But thank goodness for Ramona. She’d been there, front and center. She’d shown him the tenderness that had once ruled their marriage and that they’d lost in the years that he worked round the clock. She held ice chips to his lips when he had been too tired to do so. She cradled his head in her laps like he was a child. She held him when the nightmares shot him out of bed.
The day he was declared cancer-free was the first time he cried since the cancer diagnosis. Sitting in the oncology office, he’d trembled, tried to stuff all the emotions he felt down deep into his belly, but how he’d failed. The sobs took him and his body shook uncontrollably. There was the relief, the hope, the joy, all rolled into one.
His cancer had been a wakeup call.
“Hi, babe.” He texted Ramona after he was seated on the bench park. “How about dinner out this night? Your choice of restaurants.” Five minutes later, his phone vibrated in his pocket and he knew she’d returned his text. For several minutes after that, he just sat, taking in the warmth of the day, listening to the squealing of young children not yet old enough to be in school. He drew in a deep breath, savoring every minute, knowing that he just happened to be one of the lucky ones. Because not everyone won the battle against cancer.
What is cancer?
Cancer is a genetic disease in which some of the body’s cells experience uncontrollable growth and spread to other parts of the body. Under normal circumstances, our cells grow and multiply to form the new cells that our body needs. As cells age or become damaged, they die and new cells replace them.
There are times when this orderly process breaks down. Sometimes, damaged or abnormal cells grow and reproduce where they shouldn’t, forming cancerous or benign tumors. Cancerous tumors invade or spread into nearby or far tissues and can wreak havoc on how the body functions.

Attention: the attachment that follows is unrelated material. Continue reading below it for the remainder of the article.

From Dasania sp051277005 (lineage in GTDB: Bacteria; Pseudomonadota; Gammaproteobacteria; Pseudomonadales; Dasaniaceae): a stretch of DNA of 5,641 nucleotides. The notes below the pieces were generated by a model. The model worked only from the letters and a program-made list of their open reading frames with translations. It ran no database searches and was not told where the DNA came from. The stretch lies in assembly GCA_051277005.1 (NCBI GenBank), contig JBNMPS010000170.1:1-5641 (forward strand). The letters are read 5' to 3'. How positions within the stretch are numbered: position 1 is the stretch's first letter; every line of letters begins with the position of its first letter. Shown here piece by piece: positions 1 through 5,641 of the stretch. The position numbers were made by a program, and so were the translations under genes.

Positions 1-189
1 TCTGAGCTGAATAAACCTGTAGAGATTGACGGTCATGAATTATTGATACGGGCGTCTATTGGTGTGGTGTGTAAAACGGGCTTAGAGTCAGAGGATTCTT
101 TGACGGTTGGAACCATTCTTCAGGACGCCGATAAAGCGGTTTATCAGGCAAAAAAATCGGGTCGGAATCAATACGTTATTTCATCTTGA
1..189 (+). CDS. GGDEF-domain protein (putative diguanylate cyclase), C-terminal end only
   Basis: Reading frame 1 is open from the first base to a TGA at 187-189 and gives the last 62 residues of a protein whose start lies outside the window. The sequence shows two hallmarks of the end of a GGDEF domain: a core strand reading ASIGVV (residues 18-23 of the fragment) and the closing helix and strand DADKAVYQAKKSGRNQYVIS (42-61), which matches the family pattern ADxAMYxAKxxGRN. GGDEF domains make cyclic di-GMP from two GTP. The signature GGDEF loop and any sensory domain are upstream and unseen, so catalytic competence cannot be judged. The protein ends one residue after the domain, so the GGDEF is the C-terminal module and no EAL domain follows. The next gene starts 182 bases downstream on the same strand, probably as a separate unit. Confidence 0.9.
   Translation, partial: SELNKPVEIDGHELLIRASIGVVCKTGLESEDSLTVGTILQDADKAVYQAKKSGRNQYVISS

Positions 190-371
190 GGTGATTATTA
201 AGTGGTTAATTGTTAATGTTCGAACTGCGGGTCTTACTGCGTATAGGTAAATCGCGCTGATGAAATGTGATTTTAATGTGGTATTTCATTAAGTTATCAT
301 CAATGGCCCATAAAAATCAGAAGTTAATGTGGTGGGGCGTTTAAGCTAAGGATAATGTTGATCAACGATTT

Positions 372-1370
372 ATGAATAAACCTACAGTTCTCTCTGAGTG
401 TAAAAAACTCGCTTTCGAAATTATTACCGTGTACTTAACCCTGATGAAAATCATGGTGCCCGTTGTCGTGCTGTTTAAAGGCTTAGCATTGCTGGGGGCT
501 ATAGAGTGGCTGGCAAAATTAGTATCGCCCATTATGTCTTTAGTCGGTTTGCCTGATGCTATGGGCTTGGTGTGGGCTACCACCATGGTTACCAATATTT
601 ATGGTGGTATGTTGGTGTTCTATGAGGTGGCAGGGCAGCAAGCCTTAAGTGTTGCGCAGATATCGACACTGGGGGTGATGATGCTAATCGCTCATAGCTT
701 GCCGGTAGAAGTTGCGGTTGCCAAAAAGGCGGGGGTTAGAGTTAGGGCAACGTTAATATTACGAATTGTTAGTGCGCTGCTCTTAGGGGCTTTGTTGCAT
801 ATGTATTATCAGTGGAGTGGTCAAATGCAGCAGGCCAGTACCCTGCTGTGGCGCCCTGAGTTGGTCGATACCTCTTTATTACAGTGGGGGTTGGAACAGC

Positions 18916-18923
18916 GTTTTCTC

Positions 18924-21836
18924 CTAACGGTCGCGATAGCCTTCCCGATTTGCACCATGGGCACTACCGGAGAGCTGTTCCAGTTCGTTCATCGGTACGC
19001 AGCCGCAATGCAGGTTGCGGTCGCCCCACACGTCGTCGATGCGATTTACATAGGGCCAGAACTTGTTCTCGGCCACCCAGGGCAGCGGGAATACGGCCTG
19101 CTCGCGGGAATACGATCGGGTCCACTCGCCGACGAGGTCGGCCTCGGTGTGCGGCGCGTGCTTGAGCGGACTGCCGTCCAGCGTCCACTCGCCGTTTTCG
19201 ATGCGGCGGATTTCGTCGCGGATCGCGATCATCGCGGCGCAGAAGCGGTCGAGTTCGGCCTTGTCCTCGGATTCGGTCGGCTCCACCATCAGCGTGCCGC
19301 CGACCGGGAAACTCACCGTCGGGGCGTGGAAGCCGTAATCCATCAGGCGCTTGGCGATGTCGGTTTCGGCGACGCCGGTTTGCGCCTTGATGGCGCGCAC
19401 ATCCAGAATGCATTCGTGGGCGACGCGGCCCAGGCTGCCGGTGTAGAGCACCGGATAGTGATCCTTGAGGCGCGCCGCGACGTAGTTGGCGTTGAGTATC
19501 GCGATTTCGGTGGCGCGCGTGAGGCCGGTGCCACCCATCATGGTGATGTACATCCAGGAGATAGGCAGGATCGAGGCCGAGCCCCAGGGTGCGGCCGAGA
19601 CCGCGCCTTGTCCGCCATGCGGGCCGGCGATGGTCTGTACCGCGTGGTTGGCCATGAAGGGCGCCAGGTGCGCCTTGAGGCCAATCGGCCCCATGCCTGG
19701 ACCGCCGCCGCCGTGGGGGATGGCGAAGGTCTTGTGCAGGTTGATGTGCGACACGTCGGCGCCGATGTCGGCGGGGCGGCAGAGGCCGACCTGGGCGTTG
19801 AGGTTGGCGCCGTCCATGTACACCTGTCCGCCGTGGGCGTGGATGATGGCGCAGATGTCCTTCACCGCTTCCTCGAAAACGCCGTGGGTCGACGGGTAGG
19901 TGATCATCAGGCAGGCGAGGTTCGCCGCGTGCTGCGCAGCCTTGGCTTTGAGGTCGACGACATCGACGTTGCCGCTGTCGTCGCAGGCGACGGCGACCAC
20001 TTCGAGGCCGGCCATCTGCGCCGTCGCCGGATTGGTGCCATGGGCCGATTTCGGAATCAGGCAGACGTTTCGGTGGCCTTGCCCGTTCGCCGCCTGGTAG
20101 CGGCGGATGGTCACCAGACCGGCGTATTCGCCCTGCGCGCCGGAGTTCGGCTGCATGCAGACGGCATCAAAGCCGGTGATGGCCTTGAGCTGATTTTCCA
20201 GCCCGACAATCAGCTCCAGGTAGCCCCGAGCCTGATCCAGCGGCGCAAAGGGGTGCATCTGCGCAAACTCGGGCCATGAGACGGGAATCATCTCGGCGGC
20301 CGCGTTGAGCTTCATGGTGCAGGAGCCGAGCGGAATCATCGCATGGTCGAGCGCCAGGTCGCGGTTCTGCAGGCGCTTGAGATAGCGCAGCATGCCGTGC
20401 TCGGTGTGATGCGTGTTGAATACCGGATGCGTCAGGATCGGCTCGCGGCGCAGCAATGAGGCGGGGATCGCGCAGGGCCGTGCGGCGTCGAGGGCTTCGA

There are more than a hundred types of cancer, and most of them are typically named for the tissues or organs where the cancers form.
Statistics show that about 39.5 percent of adults will be diagnosed with cancer at some point during their lifetimes. Unfortunately, not everyone who is diagnosed with cancer survives.
How cancer impacts lives
A cancer diagnosis can be devastating, affecting all aspects of life. It affects the emotional health of patients and their families. During this life-altering experience, some of the more common feelings are depression, distress, and anxiety.
Patients are confronted with their own mortality and often have a reduced quality of life as they fight their disease.
Beyond all these, the treatment of cancer also results in the loss of opportunities and economic resources.
Simply put, cancer is no fun.
National Cancer Survivors Day
National Cancer Survivors Day is celebrated globally and is an annual celebration of life. On the first Sunday of June (this year is June 5), many communities around the world celebrate cancer survivors, offer inspiration to those who are newly diagnosed, offer support for families dealing with cancer, and educate the community about the ongoing challenges of cancer survivorship.
All these are in a bid to encourage better research, resources, and survivor-friendly legislation to improve the quality of life of cancer survivors.
It is a day to connect, celebrate milestones, and thank those who have supported cancer patients along the way.
Special gift ideas for National Cancer Survivors Day
Here are Amoware’s recommendations for gifts for National Cancer Survivors Day:
Super Georgian 4 Branch Lamp